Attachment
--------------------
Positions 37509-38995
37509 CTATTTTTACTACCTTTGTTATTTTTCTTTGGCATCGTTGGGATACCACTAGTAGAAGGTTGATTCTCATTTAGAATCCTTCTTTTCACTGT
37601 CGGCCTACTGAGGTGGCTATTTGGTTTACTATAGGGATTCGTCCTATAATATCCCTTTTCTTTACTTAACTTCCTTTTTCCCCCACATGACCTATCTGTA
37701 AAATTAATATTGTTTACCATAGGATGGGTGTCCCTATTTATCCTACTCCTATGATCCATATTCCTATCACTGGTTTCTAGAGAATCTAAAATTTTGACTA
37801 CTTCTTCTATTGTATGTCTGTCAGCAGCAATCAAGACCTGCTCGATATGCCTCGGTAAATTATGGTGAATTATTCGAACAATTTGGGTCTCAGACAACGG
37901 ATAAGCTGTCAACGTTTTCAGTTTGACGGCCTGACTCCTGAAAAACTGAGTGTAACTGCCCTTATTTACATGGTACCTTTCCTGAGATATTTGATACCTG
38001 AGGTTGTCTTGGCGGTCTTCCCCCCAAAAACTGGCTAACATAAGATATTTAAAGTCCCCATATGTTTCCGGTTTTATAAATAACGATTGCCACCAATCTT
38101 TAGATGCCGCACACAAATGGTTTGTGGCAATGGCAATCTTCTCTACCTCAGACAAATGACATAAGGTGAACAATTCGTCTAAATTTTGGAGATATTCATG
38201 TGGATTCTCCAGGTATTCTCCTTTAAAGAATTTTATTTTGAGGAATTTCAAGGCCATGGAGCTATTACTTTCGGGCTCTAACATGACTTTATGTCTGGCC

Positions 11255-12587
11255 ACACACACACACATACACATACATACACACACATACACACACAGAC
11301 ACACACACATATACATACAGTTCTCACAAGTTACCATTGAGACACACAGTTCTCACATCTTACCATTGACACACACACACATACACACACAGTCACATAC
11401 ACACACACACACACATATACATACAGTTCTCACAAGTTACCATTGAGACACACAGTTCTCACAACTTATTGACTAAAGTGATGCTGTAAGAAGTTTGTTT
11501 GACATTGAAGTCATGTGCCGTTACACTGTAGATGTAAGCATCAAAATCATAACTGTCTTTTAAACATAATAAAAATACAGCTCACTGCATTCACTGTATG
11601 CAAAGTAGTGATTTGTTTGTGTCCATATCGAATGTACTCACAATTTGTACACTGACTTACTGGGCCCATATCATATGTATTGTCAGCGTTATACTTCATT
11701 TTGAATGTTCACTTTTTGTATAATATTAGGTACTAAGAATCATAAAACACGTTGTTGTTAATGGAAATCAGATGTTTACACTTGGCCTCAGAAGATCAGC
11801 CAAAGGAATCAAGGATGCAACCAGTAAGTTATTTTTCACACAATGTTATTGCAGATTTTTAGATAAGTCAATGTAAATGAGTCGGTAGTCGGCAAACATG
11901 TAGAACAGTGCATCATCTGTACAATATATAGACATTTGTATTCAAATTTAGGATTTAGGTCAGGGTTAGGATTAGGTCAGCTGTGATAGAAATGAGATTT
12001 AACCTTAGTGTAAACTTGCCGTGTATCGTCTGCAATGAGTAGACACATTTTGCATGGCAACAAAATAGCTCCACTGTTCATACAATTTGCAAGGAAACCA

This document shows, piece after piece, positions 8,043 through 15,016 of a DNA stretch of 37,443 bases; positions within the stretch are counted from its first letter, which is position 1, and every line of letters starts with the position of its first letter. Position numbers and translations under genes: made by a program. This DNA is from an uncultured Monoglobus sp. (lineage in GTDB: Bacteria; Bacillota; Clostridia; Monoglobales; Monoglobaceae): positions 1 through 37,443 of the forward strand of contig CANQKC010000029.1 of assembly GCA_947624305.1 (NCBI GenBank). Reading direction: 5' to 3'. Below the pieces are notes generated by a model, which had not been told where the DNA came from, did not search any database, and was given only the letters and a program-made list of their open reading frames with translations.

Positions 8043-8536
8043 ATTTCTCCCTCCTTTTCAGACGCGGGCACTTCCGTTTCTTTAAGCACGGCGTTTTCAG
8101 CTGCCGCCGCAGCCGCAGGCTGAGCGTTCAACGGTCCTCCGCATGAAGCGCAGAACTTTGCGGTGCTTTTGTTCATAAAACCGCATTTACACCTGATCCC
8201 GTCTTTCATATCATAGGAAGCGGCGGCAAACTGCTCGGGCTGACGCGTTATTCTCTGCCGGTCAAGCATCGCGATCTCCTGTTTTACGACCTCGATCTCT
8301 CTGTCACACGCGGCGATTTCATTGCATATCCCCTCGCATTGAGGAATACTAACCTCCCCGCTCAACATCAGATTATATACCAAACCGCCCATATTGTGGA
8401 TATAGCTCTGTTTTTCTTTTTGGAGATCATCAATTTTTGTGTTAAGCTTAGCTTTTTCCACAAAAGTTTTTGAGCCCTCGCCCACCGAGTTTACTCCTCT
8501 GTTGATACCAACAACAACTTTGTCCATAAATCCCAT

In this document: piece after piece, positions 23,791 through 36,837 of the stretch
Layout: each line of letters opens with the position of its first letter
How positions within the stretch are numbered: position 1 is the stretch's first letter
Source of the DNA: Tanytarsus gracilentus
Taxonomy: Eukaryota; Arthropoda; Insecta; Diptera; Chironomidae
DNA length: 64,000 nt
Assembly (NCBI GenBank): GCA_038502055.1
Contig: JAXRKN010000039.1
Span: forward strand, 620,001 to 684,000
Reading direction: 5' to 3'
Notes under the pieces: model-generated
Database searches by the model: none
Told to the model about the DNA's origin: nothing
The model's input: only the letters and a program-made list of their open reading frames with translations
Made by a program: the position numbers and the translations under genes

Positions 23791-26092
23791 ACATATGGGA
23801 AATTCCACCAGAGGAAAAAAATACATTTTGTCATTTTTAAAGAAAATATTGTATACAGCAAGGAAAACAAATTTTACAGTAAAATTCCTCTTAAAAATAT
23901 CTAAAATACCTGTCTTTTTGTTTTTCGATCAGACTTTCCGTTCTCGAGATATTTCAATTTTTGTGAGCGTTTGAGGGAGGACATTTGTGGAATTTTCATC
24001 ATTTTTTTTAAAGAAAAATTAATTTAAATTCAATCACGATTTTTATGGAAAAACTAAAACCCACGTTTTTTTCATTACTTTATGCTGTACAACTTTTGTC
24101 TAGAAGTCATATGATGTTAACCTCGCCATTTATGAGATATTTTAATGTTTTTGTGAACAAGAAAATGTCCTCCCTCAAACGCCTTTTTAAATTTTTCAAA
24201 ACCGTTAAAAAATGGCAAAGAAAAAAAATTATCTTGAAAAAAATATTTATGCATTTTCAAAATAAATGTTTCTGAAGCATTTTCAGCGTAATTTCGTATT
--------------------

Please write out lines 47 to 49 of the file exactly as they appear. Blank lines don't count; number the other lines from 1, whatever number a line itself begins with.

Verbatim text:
24001 ATTTTTTTTAAAGAAAAATTAATTTAAATTCAATCACGATTTTTATGGAAAAACTAAAACCCACGTTTTTTTCATTACTTTATGCTGTACAACTTTTGTC
24101 TAGAAGTCATATGATGTTAACCTCGCCATTTATGAGATATTTTAATGTTTTTGTGAACAAGAAAATGTCCTCCCTCAAACGCCTTTTTAAATTTTTCAAA
24201 ACCGTTAAAAAATGGCAAAGAAAAAAAATTATCTTGAAAAAAATATTTATGCATTTTCAAAATAAATGTTTCTGAAGCATTTTCAGCGTAATTTCGTATT